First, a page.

Anthropologists Rethink Prehistoric Hunting After Man-Made Mammoth Pit Discovery In Mexico 

Early humans built the pits specifically to kill mammoths, which required “high levels of organization.”

By Joy DiazNovember 18, 2019 12:36 pm, ,

A new discovery by researchers with Mexico’s National Institute of History and Anthropology shows that prehistoric humans were more savvy about hunting for food than anyone thought. These ancient “foodies” worked together to plan their meals and trap animals in a sophisticated way – something scientists discovered when excavating two man-made pits holding 14 mammoth skeletons.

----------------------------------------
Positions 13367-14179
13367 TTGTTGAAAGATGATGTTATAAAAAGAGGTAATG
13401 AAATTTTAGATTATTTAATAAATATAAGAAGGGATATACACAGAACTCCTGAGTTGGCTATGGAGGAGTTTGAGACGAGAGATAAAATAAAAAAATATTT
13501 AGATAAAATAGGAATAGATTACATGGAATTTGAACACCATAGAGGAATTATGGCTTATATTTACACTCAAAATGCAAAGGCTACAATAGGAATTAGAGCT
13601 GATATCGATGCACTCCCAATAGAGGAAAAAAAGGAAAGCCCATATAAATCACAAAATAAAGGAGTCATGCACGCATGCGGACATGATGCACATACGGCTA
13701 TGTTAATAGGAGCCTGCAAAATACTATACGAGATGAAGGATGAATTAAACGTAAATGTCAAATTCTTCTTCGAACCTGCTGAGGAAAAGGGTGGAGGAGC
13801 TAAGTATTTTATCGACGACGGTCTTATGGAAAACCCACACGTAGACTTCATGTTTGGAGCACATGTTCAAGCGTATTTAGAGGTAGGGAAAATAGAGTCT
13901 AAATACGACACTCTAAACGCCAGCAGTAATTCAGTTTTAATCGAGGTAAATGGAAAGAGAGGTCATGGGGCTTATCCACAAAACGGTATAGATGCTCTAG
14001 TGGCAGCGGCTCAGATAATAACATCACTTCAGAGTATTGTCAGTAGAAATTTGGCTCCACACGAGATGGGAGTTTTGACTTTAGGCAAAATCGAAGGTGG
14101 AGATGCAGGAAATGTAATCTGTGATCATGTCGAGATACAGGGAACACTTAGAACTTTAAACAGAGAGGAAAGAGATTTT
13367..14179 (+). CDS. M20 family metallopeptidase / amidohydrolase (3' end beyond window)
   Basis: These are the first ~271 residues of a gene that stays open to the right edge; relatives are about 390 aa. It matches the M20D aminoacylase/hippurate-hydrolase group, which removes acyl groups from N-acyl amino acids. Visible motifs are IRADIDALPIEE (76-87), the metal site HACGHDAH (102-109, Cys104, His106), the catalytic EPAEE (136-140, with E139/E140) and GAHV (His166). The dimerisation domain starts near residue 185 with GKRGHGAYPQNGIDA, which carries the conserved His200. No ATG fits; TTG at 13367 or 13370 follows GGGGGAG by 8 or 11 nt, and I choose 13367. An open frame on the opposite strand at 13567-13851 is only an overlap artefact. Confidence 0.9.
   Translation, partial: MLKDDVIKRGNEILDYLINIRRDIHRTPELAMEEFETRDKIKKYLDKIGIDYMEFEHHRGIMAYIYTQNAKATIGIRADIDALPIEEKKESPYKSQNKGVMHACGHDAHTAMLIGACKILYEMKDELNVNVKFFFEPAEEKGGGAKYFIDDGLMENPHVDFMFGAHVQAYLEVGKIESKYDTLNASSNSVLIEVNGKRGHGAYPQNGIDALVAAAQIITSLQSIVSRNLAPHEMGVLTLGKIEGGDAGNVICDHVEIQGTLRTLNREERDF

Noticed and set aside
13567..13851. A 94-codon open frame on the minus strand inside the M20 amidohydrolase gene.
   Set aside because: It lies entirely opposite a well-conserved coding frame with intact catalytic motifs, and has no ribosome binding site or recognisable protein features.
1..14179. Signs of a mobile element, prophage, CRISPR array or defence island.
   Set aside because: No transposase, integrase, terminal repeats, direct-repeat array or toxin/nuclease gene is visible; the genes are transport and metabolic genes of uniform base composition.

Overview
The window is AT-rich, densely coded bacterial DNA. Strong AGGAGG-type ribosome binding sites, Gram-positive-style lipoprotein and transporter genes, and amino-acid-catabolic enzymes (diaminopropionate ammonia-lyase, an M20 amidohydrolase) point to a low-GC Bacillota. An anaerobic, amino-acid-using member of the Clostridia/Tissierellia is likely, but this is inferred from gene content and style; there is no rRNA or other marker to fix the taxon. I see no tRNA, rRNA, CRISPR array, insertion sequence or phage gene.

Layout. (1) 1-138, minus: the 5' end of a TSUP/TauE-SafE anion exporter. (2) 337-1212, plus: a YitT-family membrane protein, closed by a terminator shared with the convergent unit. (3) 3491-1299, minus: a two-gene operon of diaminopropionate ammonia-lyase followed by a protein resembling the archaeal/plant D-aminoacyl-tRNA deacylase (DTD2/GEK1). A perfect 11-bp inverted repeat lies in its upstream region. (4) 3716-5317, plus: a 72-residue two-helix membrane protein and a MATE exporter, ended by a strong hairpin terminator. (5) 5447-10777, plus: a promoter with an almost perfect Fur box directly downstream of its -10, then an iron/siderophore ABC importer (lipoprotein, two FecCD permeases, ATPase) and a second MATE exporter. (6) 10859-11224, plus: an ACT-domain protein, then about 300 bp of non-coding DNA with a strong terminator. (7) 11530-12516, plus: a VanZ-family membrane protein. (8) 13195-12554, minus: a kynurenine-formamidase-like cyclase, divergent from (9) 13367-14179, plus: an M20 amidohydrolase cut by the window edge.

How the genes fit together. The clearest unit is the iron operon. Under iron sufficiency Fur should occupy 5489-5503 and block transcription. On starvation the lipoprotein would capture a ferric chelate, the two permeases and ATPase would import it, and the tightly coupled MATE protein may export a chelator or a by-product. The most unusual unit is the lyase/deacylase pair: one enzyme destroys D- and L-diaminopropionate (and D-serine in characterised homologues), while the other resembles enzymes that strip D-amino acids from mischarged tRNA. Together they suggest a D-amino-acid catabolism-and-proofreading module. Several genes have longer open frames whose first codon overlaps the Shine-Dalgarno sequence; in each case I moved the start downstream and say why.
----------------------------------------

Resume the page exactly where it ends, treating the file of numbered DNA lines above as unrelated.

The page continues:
Archeologist Luis Córdoba Barradas participated in the research, and says early humans used a coordinated hunting technique to obtain food. 

“We used to believe that one hunting technique included scaring the animals into natural depressions, such as canyons. But here it is clear that hunters coordinated the creation of these pits,” Córdoba Barradas says. “It clearly shows they were well-organized, hardworking people who knew the region very well.”

The bones will be added to a community exhibit created for the first mammoth bones found in the same area, near Mexico City, called Tultepec. Prehistoric people in Tultepec specialized in mammoth hunting, and used the animal’s meat, pelts and bones. 

Córdoba Barradas says the discovery has changed the way researchers think about prehistoric mammoth hunting, and he expects similar discoveries in the future.

“There are other places where mammoth bones have been found – Europe comes to mind; the Ukraine, Siberia,” Córdoba Barradas says. 


Written by Savana Dunning.